Hawaiian culture is sacred. Hawaiians give much respect to the history and folklore of their state. Forest, streams, oceans and humans are all interconnected creating “Ohana” one family, protecting invaluable resources. Hawaiian mythology tells a tale of Kane and Kanaloa; Gods of Water, who when they desired to drink would dig their hands into the earth calling on the fresh water to quench their thirst. Circa 2020, if one were to dig into the earth in Maui County, that drink of water would include seepage from the Lahaina Wastewater Reclamation Facility.

Conservation groups are on a mission in Hawaii. Protecting the vitality of the ocean is a major focus. In 2012, Hawaii Wildlife Fund (HWF), along with The Surfrider Foundation, Sierra Club- Maui Group and West Maui Preservation Association, initiated a civil action against Maui County, alleging that The Lahaina Wastewater Reclamation Facility was injecting treated sewage into groundwater that inevitably reaches the Pacific Ocean. HWF states that the injection wells are a direct point source of pollution and therefore in violation of The Clean Water Act (CWA). The facility would need to apply for a National Pollutant Discharge Elimination System Permit (NPEDS) from the Environmental Protection Agency (EPA) in order to be in compliance with the CWA. As a result of failure to comply, pollution has created severe biological disruptions to coral reefs, marine life, strained social goods and economic services.

The Clean Water Act, is the nation’s primary federal law governing water pollution. The main purpose of the statute is to restore chemical, biological and physical integrity of the nation’s navigable waters. The act establishes a structure to discharge pollutants, and activates the EPA to set standards for municipal and commercial industries. The Lahaina Wastewater Reclamation Facility is authorized by the EPA to operate four class V injection wells, to dispose of effluents. Producing 3-5 million gallons of liquid waste from the county’s 40,000 residents, the injection wells are essentially pipelines that travel far beneath the earth’s surface,entombing waste into porous rock. The concern lies with the seepage from the injection wells which invade groundwater, and ultimately marry into the Pacific Ocean.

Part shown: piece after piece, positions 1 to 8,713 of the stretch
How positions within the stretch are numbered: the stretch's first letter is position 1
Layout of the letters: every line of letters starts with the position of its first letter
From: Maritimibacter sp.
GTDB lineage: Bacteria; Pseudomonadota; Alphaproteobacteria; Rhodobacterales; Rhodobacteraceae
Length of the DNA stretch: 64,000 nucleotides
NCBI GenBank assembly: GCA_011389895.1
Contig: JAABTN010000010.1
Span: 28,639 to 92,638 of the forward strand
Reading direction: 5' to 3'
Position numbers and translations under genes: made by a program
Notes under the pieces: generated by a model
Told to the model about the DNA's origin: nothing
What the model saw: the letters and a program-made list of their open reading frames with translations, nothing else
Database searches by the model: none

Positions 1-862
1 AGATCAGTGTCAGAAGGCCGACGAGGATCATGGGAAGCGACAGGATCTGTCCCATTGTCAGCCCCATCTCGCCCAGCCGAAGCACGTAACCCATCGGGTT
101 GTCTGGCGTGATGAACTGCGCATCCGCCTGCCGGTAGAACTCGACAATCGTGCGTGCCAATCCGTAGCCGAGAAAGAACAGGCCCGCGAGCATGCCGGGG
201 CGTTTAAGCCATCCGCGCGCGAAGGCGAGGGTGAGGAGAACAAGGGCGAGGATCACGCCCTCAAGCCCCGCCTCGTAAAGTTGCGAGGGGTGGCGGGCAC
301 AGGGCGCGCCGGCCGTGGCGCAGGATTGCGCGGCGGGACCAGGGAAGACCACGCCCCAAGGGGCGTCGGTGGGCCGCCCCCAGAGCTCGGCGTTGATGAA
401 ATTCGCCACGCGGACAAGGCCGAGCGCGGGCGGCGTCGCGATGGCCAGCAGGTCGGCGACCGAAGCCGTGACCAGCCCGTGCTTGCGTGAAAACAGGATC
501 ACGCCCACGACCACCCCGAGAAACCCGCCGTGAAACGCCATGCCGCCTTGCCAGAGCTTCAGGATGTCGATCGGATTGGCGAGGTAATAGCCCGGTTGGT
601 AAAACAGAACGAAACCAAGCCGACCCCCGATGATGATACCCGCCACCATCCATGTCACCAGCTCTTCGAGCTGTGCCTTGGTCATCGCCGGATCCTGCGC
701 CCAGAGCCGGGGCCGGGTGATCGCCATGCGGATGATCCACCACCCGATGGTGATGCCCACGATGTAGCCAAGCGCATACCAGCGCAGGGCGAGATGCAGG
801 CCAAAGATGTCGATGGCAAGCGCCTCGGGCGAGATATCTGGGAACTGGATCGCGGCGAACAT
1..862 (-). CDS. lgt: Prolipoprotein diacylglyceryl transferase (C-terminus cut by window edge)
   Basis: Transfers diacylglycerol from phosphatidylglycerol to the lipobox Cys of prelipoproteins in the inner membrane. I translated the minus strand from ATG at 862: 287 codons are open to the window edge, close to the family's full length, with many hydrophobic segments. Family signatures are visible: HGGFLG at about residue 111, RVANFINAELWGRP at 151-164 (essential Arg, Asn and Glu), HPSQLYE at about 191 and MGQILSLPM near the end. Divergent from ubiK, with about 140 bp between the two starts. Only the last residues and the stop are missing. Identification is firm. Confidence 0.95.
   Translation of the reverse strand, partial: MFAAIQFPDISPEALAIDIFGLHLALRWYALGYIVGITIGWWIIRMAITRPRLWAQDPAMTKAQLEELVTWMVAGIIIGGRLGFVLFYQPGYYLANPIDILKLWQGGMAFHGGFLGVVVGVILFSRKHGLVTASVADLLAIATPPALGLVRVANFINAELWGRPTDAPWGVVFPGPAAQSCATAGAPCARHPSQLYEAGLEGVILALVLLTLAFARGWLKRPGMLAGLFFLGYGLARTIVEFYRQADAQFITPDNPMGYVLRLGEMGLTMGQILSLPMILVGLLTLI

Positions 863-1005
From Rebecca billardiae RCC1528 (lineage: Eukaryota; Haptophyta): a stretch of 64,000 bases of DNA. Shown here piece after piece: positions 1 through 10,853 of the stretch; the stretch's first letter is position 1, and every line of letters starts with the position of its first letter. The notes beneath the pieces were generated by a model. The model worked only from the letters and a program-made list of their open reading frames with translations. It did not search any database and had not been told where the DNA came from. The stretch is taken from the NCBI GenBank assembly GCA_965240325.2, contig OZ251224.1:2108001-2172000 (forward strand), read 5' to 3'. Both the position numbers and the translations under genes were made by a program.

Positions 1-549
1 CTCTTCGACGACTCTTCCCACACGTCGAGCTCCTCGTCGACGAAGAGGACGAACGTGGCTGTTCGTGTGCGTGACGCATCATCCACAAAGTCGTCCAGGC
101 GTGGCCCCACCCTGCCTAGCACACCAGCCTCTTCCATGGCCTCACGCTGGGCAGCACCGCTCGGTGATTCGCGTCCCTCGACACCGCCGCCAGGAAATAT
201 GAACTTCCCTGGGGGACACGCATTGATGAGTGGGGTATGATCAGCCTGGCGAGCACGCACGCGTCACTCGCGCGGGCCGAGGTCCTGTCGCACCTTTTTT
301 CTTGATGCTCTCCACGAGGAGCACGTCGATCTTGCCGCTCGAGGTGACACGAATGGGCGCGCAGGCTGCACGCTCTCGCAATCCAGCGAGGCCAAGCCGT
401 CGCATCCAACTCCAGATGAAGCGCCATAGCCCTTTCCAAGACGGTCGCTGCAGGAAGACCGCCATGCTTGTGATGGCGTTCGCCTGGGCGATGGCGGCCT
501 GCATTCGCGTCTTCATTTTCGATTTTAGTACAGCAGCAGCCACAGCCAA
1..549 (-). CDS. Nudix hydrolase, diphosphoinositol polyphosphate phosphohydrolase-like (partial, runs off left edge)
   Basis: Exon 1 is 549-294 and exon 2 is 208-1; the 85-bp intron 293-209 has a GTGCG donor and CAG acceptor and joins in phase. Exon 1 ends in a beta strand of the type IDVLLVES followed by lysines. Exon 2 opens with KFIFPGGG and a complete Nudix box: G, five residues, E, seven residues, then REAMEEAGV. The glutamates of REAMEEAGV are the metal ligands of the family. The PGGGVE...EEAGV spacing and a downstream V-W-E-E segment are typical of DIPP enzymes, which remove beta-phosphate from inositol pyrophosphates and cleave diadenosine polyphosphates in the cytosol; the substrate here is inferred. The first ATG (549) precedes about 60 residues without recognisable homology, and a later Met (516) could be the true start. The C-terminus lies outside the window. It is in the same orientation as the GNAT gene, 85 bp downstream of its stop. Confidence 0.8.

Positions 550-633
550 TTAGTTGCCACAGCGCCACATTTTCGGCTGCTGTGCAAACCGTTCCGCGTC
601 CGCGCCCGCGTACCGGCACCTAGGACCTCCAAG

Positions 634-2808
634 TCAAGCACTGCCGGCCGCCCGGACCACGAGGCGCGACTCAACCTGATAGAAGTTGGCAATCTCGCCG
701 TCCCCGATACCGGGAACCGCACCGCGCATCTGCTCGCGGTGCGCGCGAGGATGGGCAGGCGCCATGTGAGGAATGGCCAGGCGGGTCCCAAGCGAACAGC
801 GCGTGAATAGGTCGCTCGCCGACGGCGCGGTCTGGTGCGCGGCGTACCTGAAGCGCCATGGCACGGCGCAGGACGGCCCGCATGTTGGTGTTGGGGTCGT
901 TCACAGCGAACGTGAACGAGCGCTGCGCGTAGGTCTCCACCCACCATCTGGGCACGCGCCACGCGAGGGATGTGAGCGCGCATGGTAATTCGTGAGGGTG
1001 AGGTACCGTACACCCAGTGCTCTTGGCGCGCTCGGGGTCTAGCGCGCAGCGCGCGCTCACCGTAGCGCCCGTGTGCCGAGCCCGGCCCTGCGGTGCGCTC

County of Maui v. Hawaii Wildlife Fund 2020, has endured a lengthy litigation process. The United States District Court for the District of Hawaii 2014 ruling was in favor of the plaintiffs. The Court agreed that the Lahaina Wastewater Facility needed to apply for an NPDES permit, and referred to the injection wells as a “direct” point source.  Maui County challenged that decision to the Ninth Circuit Court of Appeals. Maui County argued that the injection wells were a source of indirect pollution and named  groundwater, as the culprit which indirectly infused de minimis amounts of liquid sewage into navigable waters.  The Circuit Court upheld the lower court’s ruling. Maui County, unsatisfied with the verdict petitioned The United States Supreme Court, who granted the petition in February 2019.


The SCOTUS issued its 6-3 decision on April 23, 2020. The issue; Whether the CWA requires a permit when pollutants originate from a point source but are conveyed to navigable waters by a nonpoint source, such as groundwater. In interpreting the language of the CWA, which defines “discharge of a pollutant” as “any addition of any pollutant to navigable waters from any point source, the court held that “a permit is required when there is a discharge from a point source directly into navigable waters or when there is the functional equivalent of a direct discharge.”

The outcome is a victory for environmentalists who work tirelessly to defend navigable waters against an administration who is hellbent on gutting clean water. The Trump Administration repealed the Clean Water Rule of 2015, which protected drinking water for 117 million Americans. They also finalized The Navigable Waters Protections Rule this past April. The vague policy undermines the CWA, cutting protections for national waters. Environmentalists along with some states are ready to sue, on grounds that the new policy is dangerously weak.

The good news? If and when litigation battles commence over the intention of The Clean Water Act, courts will be able to refer to County of Maui v. Hawaii Wildlife Fund 2020. This ruling offers communities reprieve that industries will be held legally responsible if they are negligent in dumping pollutants into navigable bodies of water.

Learn More

Resistance Resources

  • Blue Coast . (2020). Retrieved from
  • EarthJustice . (2020). Retrieved from
  • Hawaii Wild Life Fund. (2020). Retrieved from
  • Surf RIder Foundation . (2020). Retrieved from :
  • West Maui Preservation Association . (2020). Retrieved from
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